Participation in the project made me think a lot. I also found out a lot about my town. I realized that all people are brothers and we should respect each other. The stories that were told made me look at past differently. I liked the workshops very much and would like to participate in such workshops once again.

Karol, workshops participant

During the workshops, I found out a lot about Jewish life and culture. It was the first time that I started to perceive my town as a Jewish one. Before that, I did not realize how many Jews lived in Szydłowiec and what their life was.

Workshops participant

I found out a lot of new and interesting information and I learned that the best work method involves cooperation and understanding of other people. Each workshop taught me something new. I know myself and other people better, and most of all I learned about Jewish culture, tradition and customs.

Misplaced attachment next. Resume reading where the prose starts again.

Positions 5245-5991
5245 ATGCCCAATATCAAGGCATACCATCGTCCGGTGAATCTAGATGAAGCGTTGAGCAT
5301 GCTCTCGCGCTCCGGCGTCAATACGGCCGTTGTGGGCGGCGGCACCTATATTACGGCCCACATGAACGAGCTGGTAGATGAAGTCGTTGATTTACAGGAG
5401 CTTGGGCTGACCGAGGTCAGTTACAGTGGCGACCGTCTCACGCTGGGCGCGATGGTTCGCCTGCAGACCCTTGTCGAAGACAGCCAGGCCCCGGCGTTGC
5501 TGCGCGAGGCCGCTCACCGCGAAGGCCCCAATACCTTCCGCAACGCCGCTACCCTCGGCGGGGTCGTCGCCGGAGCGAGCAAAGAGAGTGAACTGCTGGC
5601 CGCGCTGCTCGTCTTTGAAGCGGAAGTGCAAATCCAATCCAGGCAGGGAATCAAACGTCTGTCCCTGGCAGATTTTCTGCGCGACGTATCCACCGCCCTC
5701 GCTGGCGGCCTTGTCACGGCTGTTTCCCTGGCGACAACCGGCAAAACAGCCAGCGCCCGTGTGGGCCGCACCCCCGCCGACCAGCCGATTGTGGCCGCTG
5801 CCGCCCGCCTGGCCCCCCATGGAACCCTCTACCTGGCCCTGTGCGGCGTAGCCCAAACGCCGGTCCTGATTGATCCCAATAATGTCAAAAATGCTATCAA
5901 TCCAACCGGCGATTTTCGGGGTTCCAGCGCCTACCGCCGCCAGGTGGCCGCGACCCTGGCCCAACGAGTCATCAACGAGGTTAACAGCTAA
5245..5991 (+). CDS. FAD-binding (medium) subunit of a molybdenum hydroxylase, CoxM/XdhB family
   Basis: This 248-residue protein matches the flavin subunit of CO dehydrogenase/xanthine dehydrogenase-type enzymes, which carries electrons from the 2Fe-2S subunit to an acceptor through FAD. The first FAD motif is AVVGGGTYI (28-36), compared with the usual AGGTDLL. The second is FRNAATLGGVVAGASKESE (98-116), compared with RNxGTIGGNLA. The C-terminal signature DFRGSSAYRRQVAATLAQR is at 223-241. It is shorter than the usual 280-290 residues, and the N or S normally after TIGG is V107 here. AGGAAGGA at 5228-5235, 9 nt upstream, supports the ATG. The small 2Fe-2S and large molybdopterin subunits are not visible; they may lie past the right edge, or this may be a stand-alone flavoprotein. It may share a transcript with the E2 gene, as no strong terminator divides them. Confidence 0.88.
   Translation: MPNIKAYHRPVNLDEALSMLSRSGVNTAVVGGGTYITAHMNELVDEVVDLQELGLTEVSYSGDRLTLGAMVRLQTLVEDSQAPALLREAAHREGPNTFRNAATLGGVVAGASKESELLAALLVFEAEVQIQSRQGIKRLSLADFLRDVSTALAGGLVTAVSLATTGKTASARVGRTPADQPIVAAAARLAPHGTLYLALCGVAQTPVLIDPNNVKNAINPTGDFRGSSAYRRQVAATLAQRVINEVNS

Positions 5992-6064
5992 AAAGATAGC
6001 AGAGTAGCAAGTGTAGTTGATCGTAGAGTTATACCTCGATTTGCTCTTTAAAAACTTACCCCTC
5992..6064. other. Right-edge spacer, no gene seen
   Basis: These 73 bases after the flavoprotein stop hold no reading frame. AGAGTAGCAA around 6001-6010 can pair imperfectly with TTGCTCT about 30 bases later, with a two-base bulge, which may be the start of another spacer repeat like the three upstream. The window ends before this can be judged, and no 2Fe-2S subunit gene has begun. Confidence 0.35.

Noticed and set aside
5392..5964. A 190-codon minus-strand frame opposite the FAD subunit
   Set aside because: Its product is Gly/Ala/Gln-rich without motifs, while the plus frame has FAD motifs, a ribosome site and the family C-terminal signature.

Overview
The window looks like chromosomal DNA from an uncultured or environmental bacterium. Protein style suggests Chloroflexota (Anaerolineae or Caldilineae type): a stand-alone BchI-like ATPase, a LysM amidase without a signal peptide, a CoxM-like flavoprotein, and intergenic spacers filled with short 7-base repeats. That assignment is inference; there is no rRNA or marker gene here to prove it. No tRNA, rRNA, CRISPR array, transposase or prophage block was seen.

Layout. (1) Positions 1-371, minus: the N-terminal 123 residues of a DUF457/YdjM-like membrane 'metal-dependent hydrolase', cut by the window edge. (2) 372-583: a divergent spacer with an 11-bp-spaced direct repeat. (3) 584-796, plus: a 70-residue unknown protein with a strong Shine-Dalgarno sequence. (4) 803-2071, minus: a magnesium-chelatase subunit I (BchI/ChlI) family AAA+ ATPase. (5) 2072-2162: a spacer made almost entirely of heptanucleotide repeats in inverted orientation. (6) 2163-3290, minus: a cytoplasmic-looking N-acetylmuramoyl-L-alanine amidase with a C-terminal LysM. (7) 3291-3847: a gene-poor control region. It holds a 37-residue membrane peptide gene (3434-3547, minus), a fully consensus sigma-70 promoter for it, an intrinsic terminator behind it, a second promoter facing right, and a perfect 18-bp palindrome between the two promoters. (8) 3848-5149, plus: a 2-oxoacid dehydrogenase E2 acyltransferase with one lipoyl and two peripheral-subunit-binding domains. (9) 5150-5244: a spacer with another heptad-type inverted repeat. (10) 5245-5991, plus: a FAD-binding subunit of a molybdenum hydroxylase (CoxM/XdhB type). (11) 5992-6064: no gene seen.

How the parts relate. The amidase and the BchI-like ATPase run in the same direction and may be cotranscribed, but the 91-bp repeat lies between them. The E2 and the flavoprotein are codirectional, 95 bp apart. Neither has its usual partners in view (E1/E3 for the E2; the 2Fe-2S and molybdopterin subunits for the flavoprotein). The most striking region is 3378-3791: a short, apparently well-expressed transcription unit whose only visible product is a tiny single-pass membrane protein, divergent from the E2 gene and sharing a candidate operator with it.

Paulina, workshops participant


Border Protection Corps School Complex
Honorable Mention:
Continuing School of Dialogue in 2014, 2015, 2016
1st year high school strudents
Joanna Wlazło
Sława Hanusz
Katarzyna Czajkowska-Łukasiewicz, Anna Geller

To read more about Szydłowiec visit Virtual Shtetl:


In appreciation to the Conference on Jewish Material Claims Against Germany (Claims Conference)  for supporting this educational program. Through recovering the assets of the victims of the Holocaust, the Claims Conference enables organizations around the world to provide education about the Shoah and to preserve the memory of those who perished.

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In appreciation to Friends of the Forum for supporting the School of Dialogue educational program.